A. Angular position, velocity and acceleration
    B. Torque, Newton's Second Law for torques, and static equilibrium
    C. Moments of inertia
    D. Angular momentum
VIII. Solids and Fluids
    A. Pressure-depth relationship and Pascal's Law
    B. Buoyancy and Archimedes' Principle
    C. Fluid dynamics and Bernoulli's Equation
IX. Simple Harmonic Motion
    A. Equations of motion for oscillations
    B. Pendulum and spring systems
X. Mechanical Waves and Sound
    A. Speed, frequency, and wavelength
    B. Traveling and standing waves
    C. Doppler effect
XI. Laws of Thermodynamics and Heat Engines
    A. Temperature and heat
    B. Heat transfer
    C. Ideal gas law and kinetic theory
    D. First and second laws of thermodynamics
    E. Entropy
    F. Heat engine cycles
 
Lab Topics:
I.   Laboratory Safety and Procedures
II.  Writing Lab Reports
III. Measurement Techniques for Mechanical Systems
    A. Manual data collection with calipers, stop watches, meter sticks, etc.
    B. Computerized data collection with motion detectors, force probes, etc.
IV. Data Processing and Graphing Results with Spreadsheets
V.  Error Analysis

Assignments:
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Lecture-Related Assignments:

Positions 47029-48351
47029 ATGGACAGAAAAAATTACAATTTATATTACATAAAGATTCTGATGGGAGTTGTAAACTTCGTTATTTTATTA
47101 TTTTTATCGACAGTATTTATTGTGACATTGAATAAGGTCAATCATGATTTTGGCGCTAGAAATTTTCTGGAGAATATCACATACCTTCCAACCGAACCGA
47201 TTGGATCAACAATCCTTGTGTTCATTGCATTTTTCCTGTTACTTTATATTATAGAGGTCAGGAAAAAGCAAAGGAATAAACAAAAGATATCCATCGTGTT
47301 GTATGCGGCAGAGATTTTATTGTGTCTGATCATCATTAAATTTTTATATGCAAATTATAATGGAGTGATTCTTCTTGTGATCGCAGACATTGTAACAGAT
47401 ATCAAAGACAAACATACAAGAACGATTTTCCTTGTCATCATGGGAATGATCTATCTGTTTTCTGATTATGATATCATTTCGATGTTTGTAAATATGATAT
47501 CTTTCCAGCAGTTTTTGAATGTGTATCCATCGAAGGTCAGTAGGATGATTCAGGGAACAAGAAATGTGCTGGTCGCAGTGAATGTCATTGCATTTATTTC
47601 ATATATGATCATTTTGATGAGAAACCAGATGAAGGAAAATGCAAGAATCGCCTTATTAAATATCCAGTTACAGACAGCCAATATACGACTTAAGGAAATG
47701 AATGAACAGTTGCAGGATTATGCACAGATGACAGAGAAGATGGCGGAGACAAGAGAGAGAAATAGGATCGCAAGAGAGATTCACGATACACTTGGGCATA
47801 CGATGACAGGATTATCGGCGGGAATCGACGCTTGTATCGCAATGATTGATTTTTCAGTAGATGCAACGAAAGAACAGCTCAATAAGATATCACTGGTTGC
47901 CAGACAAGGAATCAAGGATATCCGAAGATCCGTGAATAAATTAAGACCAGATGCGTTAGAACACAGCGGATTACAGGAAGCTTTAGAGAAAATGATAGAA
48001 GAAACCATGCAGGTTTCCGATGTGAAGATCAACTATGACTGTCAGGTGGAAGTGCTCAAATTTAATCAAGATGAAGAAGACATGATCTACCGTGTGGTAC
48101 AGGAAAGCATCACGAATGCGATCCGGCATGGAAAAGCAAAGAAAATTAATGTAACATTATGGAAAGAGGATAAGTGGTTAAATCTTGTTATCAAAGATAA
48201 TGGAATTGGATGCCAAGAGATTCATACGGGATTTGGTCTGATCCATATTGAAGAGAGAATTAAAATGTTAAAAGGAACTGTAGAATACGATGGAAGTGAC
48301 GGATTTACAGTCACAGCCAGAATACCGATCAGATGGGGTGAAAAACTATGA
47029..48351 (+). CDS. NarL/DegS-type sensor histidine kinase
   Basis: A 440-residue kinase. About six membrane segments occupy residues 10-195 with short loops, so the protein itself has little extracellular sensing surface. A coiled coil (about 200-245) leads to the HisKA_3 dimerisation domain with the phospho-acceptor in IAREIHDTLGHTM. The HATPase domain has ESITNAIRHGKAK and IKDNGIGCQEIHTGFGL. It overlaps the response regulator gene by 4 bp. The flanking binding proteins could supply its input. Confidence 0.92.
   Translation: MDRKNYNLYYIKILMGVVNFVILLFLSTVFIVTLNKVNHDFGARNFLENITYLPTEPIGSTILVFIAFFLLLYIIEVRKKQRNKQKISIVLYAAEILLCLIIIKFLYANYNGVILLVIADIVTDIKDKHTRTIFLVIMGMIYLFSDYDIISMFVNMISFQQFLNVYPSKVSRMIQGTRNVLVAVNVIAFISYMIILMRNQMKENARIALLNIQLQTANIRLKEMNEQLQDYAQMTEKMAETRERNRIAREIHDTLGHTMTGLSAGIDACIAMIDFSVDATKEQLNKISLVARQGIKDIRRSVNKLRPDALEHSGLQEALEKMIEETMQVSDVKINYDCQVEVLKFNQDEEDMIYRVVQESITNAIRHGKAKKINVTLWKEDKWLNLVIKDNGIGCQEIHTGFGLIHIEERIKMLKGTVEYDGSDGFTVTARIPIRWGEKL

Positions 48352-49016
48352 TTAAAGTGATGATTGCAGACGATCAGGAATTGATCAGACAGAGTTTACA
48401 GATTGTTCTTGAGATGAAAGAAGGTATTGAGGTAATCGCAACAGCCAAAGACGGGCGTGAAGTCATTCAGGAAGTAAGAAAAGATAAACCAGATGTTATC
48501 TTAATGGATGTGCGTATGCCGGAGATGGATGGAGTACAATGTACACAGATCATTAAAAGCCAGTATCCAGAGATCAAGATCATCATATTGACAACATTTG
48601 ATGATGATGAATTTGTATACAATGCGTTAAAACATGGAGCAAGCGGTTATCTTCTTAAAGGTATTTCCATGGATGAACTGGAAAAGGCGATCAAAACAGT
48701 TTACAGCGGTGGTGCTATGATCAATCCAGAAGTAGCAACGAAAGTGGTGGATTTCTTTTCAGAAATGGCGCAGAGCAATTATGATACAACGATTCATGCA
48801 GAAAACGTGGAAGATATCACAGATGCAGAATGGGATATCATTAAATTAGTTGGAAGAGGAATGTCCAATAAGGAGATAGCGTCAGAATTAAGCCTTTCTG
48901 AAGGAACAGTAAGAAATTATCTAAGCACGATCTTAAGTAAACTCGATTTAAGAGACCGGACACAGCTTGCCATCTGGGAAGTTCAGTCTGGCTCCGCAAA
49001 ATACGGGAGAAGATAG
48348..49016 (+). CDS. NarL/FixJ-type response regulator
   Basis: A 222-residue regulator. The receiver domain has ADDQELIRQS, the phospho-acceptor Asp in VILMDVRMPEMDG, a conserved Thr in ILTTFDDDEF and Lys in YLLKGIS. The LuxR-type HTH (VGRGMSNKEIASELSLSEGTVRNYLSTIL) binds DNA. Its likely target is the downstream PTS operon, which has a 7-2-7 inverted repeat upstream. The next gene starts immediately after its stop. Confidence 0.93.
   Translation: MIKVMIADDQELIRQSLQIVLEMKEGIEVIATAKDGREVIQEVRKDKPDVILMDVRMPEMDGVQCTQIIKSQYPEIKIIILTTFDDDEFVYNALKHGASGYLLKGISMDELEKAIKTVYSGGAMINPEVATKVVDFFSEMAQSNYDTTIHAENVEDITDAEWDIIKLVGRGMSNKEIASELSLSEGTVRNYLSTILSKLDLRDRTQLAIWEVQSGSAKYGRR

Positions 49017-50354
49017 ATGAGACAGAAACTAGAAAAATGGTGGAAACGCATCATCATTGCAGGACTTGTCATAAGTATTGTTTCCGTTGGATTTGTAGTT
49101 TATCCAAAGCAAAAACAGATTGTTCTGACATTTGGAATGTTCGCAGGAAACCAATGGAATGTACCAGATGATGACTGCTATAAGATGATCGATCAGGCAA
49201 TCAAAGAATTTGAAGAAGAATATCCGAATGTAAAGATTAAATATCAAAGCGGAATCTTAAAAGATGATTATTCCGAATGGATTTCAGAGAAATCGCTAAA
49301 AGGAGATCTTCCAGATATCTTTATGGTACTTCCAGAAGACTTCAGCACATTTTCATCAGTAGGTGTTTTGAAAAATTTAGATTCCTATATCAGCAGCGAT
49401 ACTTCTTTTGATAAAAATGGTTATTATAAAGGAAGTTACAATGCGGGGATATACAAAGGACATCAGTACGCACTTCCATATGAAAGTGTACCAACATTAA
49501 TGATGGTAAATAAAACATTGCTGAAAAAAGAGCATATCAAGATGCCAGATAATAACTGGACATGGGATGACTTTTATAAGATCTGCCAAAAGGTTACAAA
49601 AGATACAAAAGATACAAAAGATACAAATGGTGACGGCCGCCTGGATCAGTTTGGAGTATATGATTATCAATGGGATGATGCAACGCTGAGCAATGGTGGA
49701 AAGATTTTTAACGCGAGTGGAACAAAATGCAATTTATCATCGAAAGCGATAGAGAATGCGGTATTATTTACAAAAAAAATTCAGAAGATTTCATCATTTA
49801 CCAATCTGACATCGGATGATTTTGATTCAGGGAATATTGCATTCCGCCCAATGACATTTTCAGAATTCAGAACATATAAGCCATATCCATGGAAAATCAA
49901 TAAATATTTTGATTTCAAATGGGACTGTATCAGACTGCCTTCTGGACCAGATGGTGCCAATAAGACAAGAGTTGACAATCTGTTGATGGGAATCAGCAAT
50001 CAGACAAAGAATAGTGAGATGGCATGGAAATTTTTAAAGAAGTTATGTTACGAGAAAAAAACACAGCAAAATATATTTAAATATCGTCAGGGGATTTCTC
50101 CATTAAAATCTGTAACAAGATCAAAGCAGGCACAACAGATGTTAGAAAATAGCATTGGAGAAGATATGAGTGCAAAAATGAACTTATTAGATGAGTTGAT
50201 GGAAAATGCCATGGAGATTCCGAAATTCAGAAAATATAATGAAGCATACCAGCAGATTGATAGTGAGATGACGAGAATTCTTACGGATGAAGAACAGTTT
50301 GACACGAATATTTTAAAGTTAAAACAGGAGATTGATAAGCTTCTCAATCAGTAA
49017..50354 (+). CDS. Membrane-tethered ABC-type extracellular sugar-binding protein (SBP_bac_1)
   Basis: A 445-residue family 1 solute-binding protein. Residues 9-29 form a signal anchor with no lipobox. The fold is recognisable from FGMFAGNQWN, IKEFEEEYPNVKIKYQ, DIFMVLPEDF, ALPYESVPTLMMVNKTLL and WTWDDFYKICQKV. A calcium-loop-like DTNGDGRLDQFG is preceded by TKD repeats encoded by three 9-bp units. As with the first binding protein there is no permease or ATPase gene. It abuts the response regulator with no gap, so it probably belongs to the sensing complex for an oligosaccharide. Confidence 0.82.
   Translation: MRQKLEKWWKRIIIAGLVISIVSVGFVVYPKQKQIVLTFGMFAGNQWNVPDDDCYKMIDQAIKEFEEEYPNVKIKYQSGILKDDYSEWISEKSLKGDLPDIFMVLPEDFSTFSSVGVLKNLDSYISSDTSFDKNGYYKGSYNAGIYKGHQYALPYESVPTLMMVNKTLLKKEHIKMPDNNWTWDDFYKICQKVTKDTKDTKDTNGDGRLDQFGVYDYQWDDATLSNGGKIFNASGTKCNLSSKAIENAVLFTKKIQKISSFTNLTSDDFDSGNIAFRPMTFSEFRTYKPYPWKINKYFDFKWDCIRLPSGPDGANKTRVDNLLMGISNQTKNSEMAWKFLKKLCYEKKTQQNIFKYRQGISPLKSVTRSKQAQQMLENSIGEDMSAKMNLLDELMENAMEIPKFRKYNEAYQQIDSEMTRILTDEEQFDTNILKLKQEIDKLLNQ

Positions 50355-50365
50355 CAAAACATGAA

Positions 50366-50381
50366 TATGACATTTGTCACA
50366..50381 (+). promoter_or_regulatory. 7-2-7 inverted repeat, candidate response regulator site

1. Homework problem sets (12 - 20)
2. Quizzes (0 - 15)
3. Midterm exams (3 - 5)
4. Final exam
 
Lecture- and Lab-Related Assignments:
1. Individual and/or group lab experiments and reports (12-16)

Methods of Evaluation/Basis of Grade.
Writing: Assessment tools that demonstrate writing skill and/or require students to select, organize and explain ideas in writing.Writing
10 - 25%
Lab reports (individual and/or group)
Problem solving: Assessment tools, other than exams, that demonstrate competence in computational or non-computational problem solving skills.Problem Solving
10 - 30%
Homework problem sets
Skill Demonstrations: All skill-based and physical demonstrations used for assessment purposes including skill performance exams.Skill Demonstrations
0 - 0%
None
Exams: All forms of formal testing, other than skill performance exams.Exams
50 - 75%
Quizzes, midterm exams, and final exam
Other: Includes any assessment tools that do not logically fit into the above categories.Other Category
0 - 10%
Lecture and laboratory participation


Representative Textbooks and Materials:
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Physics. 11th ed. Cutnell, John and Johnson, Kenneth and Young, David and Stadler, Shane. Wiley. 2018
College Physics: A Strategic Approach. 4th ed. Knight, Randall and Jones, Brian and Field, Stuart. Pearson. 2018
Essentials of College Physics. Serway, Raymond and Vuille, Chris. Cengage Learning. 2007 (Classic)
Instructor-prepared lab manual